Shyam Benegal and Parallel Cinema – A Bond Which Will Never Snap background img
October 5, 2016

Shyam Benegal and Parallel Cinema – A Bond Which Will Never Snap

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A film experience consists of something that you, first of all, must enjoy. It has to entertain you whether you like it or not,… and a film that makes engagement with you at levels that brings to you, some kind of insight, into your own life, to me, is a far more valuable film”— Shyam Benegal.

The idea of making films that too parallel ones must have come to him through his photographer father, who inspired young Shyam into movies. Benegal is from a family where movies are talked about at the dining table that too at a time when the majority of the Indian households did not have a TV! At a very tender age of 12 years, Benegal created his first film, a family movie – after which there was no looking back for this maestro. He made a name for himself and awards and laurels became the order of the day for him. He was revered with awards like the Padma Shri (1976), a Padma Bhushan (1991), a Dadasaheb Phalke Award for Life Time Achievement (2005) and several national and international accreditations. However, in taking parallel cinema further to the following generations, no one has been as compelling as Shyam Benegal.

Seed of success was sown with Ankur

Ankur which was released in 1974 was a debut fictional cinema of Benegal. The movie was no doubt an exceptional work covering different issues like the inequalities of rural life, caste woefulness, the educated jobless, the Zamindari arrangement, the unlimited miseries of womanhood, and the institution of matrimony.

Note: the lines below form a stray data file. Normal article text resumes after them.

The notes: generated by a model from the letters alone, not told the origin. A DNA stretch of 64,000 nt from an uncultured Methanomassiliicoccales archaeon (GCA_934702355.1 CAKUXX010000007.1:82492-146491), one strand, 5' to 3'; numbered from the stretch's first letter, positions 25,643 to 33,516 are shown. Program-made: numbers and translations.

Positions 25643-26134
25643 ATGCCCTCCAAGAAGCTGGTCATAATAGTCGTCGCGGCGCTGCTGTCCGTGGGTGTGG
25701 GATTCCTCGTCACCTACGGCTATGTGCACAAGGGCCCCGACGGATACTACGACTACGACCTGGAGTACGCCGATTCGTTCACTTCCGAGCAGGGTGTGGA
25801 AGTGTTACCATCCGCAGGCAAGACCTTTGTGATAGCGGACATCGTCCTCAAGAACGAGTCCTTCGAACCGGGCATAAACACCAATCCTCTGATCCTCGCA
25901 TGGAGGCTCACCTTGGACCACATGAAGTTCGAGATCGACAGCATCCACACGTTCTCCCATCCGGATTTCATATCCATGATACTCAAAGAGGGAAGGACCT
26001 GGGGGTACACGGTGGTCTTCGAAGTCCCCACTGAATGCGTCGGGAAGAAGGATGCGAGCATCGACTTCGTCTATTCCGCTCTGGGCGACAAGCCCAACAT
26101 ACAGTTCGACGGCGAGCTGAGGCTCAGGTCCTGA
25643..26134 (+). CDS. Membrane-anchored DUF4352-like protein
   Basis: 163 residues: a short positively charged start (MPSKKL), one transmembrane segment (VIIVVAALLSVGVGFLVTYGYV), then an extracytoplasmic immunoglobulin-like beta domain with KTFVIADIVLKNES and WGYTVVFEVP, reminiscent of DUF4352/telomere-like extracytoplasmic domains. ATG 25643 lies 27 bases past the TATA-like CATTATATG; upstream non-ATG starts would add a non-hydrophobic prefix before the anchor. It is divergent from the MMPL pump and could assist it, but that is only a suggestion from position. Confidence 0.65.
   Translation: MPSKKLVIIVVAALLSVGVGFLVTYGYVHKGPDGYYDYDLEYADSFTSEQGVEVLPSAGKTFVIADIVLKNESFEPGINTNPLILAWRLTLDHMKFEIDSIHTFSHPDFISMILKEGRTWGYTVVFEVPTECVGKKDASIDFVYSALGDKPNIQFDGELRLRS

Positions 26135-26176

The extension of brilliance: Nishant

Nishant right after Ankur had a lot of similitude. In Ankur, he displayed how a woman who is subject to the most horrible ravages of an agrarian social system would yet decide to stay deeply attached to a man at the total bottom of the patriarchy. While his Nishant showed how a woman in a reasonably more contented situation could prefer a life as a kept woman in a landlord’s family.



What’s exceptional with Benegal’s work is that he proceeds to take art cinema to lofty levels, providing his audiences with a rich range of story backgrounds; from a country conventional setting in Ankur (1974) to a posh business family and its encounters in Kalyug (1981); from Junoon (1978) showing the Indian Mutiny of 1857 to Aarohan (1982) showing the Naxalite revolution of the mid 1960s. He also depicts the life of an actress in Bhumika (1977) as well as the life in a brothel and a lot more differences. And however, not any of them lack the sense that is naturally anticipated of Benegal’s productions.

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